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I have query regarding specifying sub-parts of an element while defining a DTD for XML. I want to have an element titled "Description", which may have any inter-leaved sequence of a BookRef and PCDATA. I'm using following statement in my XML DTD.

<!ELEMENT Description (#PCDATA|Courseref)* >

However, I want to enforce a more strict constraint than *. I want to use +, which should mandate the having of at least one PCDATA or Courseref. However, when I use + instead of *, I get a parse error using xmllint.

I'm new to DTD and I want to know, if it is illegal as per XML DTD Specs to specify a + operator.

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2 Answers 2

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Yes, the XML spec requires that content models of the form

(#PCDATA | foo | bar | baz)*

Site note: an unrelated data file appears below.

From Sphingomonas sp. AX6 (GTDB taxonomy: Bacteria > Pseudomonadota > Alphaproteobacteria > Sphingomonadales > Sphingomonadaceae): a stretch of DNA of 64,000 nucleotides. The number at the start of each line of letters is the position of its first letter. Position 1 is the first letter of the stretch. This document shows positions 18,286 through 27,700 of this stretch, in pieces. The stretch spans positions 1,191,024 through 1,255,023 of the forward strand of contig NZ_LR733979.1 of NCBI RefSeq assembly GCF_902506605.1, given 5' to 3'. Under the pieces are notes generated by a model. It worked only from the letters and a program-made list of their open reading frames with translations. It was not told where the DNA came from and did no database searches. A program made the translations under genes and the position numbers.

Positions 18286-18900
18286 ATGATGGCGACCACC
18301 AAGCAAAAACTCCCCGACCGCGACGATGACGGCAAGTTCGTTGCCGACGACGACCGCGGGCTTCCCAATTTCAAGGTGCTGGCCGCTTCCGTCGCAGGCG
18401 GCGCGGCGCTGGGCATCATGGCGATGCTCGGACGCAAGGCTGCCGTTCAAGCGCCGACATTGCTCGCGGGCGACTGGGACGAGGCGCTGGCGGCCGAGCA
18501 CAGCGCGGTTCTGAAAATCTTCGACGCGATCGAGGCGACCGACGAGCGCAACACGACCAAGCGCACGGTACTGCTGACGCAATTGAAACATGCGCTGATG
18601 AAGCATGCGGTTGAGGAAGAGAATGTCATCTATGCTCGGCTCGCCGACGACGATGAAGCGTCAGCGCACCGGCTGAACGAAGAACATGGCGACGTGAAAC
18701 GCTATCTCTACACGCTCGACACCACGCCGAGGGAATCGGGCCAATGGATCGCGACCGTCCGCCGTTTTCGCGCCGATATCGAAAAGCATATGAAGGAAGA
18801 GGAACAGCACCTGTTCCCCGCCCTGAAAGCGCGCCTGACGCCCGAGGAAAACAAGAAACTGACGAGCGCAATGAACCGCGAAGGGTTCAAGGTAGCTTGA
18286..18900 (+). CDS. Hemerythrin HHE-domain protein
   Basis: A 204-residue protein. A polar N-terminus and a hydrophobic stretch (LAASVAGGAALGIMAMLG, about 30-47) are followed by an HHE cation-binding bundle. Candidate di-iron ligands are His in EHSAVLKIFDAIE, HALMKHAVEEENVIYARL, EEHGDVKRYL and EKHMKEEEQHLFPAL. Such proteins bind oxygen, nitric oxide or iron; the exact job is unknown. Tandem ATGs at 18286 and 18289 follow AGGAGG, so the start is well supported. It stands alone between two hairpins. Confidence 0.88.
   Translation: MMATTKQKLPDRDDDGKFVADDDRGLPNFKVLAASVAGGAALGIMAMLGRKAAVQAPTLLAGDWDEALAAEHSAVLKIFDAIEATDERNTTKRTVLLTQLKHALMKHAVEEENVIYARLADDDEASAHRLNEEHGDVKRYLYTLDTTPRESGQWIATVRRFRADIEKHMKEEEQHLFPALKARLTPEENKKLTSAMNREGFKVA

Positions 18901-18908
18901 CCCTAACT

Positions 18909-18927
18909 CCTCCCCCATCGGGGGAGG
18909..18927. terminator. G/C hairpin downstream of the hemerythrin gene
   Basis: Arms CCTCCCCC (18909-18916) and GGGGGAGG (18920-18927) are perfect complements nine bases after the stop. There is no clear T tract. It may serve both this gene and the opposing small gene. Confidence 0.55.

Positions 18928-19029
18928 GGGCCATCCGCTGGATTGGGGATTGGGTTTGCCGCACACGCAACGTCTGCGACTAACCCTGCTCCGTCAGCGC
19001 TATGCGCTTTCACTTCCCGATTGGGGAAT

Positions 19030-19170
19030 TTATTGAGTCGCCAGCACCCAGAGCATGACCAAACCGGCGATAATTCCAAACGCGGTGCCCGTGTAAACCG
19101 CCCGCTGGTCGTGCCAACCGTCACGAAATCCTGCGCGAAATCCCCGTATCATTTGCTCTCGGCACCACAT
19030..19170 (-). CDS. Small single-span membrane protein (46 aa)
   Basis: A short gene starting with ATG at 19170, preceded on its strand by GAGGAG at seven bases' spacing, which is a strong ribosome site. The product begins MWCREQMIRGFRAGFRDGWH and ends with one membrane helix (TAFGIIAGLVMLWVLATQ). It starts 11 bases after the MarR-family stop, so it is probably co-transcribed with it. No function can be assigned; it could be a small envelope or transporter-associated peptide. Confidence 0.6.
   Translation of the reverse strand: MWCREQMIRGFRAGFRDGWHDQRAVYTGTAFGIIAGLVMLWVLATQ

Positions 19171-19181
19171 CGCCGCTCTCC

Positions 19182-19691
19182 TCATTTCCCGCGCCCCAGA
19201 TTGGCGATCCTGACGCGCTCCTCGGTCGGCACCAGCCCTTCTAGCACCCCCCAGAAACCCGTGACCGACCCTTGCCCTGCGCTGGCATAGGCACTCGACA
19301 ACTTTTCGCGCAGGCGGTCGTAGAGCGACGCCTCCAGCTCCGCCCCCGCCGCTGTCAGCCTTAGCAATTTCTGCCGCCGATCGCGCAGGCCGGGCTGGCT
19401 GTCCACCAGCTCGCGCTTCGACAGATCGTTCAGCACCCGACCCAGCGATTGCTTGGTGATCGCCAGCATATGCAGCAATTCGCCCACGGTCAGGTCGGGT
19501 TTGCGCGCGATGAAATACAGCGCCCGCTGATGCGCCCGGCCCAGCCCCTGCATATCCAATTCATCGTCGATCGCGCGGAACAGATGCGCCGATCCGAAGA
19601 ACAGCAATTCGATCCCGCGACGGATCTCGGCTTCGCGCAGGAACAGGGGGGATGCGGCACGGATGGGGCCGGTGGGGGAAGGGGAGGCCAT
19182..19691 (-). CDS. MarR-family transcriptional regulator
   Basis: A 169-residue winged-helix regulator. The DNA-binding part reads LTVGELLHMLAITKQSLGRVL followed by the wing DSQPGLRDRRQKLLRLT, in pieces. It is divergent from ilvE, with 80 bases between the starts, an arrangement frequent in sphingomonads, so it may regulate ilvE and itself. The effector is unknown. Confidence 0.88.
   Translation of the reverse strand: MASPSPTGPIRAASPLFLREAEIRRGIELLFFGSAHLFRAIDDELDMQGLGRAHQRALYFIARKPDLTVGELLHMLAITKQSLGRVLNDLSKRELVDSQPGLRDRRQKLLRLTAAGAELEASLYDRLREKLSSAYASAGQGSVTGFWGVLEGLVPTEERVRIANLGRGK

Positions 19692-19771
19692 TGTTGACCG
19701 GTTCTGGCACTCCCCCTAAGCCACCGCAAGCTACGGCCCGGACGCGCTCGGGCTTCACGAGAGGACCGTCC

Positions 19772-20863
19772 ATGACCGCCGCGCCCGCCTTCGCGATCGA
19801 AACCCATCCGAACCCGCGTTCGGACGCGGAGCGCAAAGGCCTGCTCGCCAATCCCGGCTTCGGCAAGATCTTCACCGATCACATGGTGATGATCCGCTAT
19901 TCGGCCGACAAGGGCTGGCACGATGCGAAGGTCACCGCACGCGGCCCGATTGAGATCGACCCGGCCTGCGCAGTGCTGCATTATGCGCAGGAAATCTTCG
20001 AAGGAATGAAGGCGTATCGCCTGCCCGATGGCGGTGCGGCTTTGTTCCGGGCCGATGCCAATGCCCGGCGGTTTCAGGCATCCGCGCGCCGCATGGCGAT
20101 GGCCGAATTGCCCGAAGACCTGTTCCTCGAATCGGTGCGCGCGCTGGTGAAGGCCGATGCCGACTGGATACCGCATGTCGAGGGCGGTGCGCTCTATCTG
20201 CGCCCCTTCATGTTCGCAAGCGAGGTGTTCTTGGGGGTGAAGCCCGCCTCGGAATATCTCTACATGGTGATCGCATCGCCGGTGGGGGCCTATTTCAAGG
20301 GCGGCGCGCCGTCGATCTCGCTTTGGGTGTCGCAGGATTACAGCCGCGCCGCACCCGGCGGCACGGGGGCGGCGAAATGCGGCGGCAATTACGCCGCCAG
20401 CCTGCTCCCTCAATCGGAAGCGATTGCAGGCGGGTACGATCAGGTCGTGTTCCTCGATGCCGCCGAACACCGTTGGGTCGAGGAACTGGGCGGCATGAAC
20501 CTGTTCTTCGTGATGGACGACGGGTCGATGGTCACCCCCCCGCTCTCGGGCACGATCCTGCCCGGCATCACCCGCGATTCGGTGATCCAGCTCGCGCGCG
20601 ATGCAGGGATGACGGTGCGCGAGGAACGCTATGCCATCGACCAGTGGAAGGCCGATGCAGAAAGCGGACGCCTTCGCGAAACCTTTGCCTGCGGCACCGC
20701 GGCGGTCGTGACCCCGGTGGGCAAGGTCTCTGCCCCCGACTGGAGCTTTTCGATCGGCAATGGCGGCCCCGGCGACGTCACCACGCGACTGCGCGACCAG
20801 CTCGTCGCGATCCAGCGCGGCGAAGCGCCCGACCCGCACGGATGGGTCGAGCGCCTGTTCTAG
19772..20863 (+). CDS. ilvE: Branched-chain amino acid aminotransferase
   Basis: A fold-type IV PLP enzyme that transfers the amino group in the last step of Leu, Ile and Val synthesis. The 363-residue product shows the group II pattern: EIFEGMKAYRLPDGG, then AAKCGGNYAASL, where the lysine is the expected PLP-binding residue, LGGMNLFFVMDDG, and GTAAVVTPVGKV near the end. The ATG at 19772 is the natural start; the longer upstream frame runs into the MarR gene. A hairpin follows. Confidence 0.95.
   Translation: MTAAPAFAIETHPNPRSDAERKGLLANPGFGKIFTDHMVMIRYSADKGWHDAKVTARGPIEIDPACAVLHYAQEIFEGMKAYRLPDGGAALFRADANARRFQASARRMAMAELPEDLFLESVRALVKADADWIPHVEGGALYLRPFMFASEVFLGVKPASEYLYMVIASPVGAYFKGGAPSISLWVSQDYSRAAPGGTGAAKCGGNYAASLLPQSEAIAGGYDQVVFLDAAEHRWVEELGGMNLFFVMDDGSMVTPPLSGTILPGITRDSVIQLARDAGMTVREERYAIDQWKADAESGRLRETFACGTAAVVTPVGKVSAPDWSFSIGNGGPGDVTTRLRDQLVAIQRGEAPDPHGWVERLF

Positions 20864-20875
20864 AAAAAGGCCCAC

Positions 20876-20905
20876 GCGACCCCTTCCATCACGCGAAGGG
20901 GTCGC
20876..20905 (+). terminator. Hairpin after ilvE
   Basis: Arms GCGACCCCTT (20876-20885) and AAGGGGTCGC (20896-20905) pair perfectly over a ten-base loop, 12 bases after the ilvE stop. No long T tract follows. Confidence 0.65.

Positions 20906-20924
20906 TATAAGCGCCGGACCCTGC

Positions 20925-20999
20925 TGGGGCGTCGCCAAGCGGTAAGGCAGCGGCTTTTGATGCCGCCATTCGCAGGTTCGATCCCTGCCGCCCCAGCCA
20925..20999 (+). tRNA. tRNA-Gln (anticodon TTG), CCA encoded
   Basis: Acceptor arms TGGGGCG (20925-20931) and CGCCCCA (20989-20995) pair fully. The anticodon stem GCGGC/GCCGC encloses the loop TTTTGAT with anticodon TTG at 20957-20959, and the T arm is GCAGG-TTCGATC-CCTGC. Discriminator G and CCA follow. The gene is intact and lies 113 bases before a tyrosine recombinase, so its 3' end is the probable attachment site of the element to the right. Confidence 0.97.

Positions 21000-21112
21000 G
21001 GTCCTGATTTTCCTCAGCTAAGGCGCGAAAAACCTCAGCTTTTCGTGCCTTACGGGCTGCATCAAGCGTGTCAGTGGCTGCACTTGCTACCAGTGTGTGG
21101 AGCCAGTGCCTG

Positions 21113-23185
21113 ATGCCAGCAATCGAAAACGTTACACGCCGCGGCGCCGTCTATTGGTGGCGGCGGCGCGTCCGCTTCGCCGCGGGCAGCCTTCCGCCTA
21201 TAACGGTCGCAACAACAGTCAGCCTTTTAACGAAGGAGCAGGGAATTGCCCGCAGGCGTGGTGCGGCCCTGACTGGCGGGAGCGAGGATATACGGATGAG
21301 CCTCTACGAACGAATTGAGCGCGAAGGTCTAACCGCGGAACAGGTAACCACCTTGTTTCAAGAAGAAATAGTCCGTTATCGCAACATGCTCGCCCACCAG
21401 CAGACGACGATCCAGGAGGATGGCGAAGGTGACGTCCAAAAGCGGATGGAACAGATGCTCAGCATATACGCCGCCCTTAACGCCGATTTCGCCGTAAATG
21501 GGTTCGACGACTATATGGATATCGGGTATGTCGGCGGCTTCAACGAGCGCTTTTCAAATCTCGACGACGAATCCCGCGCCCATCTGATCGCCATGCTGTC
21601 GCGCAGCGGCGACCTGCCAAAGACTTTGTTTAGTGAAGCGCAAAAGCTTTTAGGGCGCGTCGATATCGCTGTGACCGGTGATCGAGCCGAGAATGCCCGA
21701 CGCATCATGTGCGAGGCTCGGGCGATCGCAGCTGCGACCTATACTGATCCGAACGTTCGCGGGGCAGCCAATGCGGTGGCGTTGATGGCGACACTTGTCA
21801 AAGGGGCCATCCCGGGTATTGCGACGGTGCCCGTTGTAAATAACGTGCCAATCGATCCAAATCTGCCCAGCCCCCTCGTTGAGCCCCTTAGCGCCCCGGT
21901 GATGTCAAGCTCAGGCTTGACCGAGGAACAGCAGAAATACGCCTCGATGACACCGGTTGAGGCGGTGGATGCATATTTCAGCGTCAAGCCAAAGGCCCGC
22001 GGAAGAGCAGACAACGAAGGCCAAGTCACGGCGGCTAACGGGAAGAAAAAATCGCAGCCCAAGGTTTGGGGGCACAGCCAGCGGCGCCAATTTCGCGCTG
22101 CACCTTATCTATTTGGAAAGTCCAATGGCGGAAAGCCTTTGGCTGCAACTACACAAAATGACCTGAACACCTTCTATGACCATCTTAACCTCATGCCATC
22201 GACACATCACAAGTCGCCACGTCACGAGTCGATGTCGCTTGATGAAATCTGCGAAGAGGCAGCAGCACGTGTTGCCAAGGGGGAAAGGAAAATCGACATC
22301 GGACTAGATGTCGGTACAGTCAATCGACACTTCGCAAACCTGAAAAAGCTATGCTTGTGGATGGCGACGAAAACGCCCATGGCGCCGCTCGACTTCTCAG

list #PCDATA first and use * not + (or anything else) as the occurrence indicator (http://www.w3.org/TR/xml/#NT-Mixed).

A lot of design considerations played into this, most of them now of purely historical importance. One, however, may be worth noticing: if + were allowed and you did write

<!ELEMENT Description (#PCDATA|Courseref)+ >

the element declaration would define precisely the same set of valid element instances as the form using *: the token #PCDATA matches zero or more characters of parsed character data, so an element instance like <Description/> would be valid against either form of the element declaration (the zero-length string matches the content-model token #PCDATA once, so the requirement that a +-marked choice be satisfied at least once would be met).

You might convey your intent here by making Description contain

(p+ | Courseref)

and saying in the documentation that empty p (paragraph) elements are frowned upon. But DTDs do not provide a way of requiring that there be any minimum length content for a #PCDATA string. That's one reason some people prefer to use XSD, or Schematron, or Relax NG.

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Since you have a mixed content model (both #PCDATA and elements (Courseref)), you have to use the * occurrence indicator.

If you didn't have #PCDATA in the model, you could use +.

The key piece of info from mixed content model section of the spec:

...the types of the child elements may be constrained, but not their order or their number of occurrences

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